Just like its simple browser plug-in, 1Password's mobile app makes signing into your accounts easy and secure. Rather than having to deal with signing into the app every time you need to access your account, 1Password simply allows you to click a single button when prompted, and you'll be in. It's that simple.
The 1Password app also provides a vault filled with all your passwords, and allows you to organize them into categories like Favorites, Logins, Credit Cards, and many more.
Truthfully, LastPass's mobile app offers the same functionality, but you just can't beat 1Password for ease of use – and that carries over to the mobile app. The interface is just simpler and clearer for users, which is why we've given the nod to 1Password for having the better mobile app.
Fortunately, most users agree with us, as the 1Password app boasts a 4.4 rating on the App Store and a 4.1 rating on the Google Play Store, whereas LastPass has a 4.5 rating on the App Store, but a 2.9 rating on the Google Play Store. So depending on your device, the functionality could be a lot different.
LastPass Review, Pros and Cons
LastPass is secure, simple, and reasonably priced, making it a very tempting choice when it comes to picking a password manager. It's a bit more complicated to set up compared to 1Password, but once it's up and running, you can easily navigate password usage throughout your many accounts.
As well as passwords, it can also remember other information, such as credit card details, and automatically fill these in for you when requested. Depending on which plan you sign up for, you can even share this information securely with others, as long as they also have a LastPass account.
Want to find out more? Read our full review of LastPass to find out how we rated its features.
LastPass Browser Extension
The LastPass browser extension is a great tool, and makes your passwords available exactly where you need them – whenever you're on the web. The password tool not only remembers your passwords, but can also generate new ones for you with the click of a button.
Verdict: A safe and straightforward password manager with plenty of tricks up its sleeve.
- Free tier available
- Makes it super easy to securely log into your accounts from a web browser
- Detects when you’re using the same password on multiple sites.
- Available on all major browsers, iOS and Android
- Connection issues, though rare, can make password changes maddening.
- Password changing feature is very manual the first time round.
1Password Review, Pros and Cons
1Password removes the pain of remembering passwords and requesting endless reminder emails by looking after your passwords for you. It's refreshingly easy to set up and use, and the ability to create multiple profiles means that more than one person can use it.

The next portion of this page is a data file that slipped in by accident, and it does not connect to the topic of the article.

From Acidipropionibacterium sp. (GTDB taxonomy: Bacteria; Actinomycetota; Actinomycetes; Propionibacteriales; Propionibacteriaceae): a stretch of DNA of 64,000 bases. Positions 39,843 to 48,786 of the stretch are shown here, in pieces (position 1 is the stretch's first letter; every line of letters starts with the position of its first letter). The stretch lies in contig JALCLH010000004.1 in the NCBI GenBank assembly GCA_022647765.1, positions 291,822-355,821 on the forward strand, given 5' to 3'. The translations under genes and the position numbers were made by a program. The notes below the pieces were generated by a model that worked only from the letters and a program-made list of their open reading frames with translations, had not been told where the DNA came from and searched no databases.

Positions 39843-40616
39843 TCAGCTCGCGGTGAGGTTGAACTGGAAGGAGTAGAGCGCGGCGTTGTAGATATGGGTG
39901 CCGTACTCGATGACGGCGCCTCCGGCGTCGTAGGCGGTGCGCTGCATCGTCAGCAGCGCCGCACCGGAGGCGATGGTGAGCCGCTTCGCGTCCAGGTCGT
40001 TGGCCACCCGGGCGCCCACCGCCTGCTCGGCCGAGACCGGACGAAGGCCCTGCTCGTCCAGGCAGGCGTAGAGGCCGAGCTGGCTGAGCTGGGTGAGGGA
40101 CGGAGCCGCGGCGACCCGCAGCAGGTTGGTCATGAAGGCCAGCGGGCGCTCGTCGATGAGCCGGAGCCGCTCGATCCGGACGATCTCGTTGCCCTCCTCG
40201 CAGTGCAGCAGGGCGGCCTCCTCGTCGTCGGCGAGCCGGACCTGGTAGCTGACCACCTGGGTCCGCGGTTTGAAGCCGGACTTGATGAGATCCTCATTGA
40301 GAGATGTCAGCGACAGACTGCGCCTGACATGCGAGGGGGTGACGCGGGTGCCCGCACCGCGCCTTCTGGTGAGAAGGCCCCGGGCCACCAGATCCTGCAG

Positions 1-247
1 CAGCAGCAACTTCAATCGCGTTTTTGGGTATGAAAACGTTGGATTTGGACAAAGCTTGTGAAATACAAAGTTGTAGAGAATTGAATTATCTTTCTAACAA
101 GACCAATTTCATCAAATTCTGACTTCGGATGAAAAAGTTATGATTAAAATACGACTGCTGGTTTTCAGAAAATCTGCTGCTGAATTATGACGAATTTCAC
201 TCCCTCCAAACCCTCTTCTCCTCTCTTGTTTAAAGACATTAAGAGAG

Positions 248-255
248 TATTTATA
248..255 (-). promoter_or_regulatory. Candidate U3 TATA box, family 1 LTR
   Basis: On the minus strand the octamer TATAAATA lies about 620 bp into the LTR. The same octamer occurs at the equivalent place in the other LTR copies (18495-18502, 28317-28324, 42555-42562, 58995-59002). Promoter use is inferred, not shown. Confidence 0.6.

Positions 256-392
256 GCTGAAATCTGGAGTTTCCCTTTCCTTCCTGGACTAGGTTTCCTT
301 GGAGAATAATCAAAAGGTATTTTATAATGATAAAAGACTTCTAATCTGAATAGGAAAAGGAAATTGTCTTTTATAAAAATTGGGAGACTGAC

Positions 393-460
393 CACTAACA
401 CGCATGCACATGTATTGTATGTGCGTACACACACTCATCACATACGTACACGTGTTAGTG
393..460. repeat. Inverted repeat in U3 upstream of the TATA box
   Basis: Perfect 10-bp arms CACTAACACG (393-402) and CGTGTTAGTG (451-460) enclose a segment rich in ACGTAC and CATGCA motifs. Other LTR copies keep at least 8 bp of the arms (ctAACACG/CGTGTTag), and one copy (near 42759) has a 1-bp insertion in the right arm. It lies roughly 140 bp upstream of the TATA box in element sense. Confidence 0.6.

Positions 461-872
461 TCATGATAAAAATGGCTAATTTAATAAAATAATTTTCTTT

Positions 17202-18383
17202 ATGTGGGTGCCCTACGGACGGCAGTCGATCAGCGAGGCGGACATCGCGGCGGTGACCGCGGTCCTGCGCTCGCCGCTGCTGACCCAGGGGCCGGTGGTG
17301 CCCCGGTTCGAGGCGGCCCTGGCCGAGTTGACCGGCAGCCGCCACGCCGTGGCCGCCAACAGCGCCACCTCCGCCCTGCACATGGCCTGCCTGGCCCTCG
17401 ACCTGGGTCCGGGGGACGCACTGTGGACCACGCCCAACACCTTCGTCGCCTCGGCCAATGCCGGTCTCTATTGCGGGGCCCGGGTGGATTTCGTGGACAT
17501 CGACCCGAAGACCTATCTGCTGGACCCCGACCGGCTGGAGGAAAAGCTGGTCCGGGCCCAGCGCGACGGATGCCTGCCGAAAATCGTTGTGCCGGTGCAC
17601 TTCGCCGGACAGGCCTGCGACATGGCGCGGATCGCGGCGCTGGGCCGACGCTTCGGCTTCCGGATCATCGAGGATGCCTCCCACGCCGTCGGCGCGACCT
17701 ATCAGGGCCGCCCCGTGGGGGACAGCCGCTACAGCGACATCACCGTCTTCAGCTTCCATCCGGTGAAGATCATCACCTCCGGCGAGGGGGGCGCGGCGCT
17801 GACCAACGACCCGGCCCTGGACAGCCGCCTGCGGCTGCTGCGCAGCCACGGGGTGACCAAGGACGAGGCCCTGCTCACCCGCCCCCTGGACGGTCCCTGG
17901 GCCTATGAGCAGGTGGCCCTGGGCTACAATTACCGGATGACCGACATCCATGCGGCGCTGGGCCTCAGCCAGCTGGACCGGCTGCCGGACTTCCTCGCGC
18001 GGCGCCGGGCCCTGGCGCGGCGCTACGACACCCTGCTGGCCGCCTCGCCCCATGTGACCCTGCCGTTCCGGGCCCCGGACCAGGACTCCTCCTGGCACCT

It can also remember more than just passwords, thanks to a genuinely useful storage system which allows you to file away all sorts of digital documents safely and securely.
Interested in finding out more? Read our full review of 1Password to understand what it offers.
1Password also allows for multiple ‘vaults,' a smart way to keep two sets of your information private. As an example, you could use one as a work persona, and the other for personal use, with no crossover.
Verdict: Simple to use and packed with features, 1Password is hands-down one of the best password managers out there.
- 30 day Free Trial
- Even better than LastPass in our tests
- Local storage makes saving changed passwords more reliable
- Large number of secure note templates for storing sensitive information
- Very well-designed app
- No automated password changing feature
- Desktop app seems superfluous
- No camera integration on mobile
The Verdict - 1Password vs LastPass
Passwords are a pain, especially when you're juggling dozens across multiple sites. While both 1Password and LastPass will ease this burden for you, it's Last Pass that represents the cream of the crop in our tests, thanks to superb ease of use, rich features, and a fantastic interface that means you're never lost.
If you click on, sign up to a service through, or make a purchase through the links on our site, or use our quotes tool to receive custom pricing for your business needs, we may earn a referral fee from the supplier(s) of the technology you’re interested in. This helps Tech.co to provide free information and reviews, and carries no additional cost to you. Most importantly, it doesn’t affect our editorial impartiality. Ratings and rankings on Tech.co cannot be bought. Our reviews are based on objective research analysis. Rare exceptions to this will be marked clearly as a ‘sponsored' table column, or explained by a full advertising disclosure on the page, in place of this one. Click to return to top of page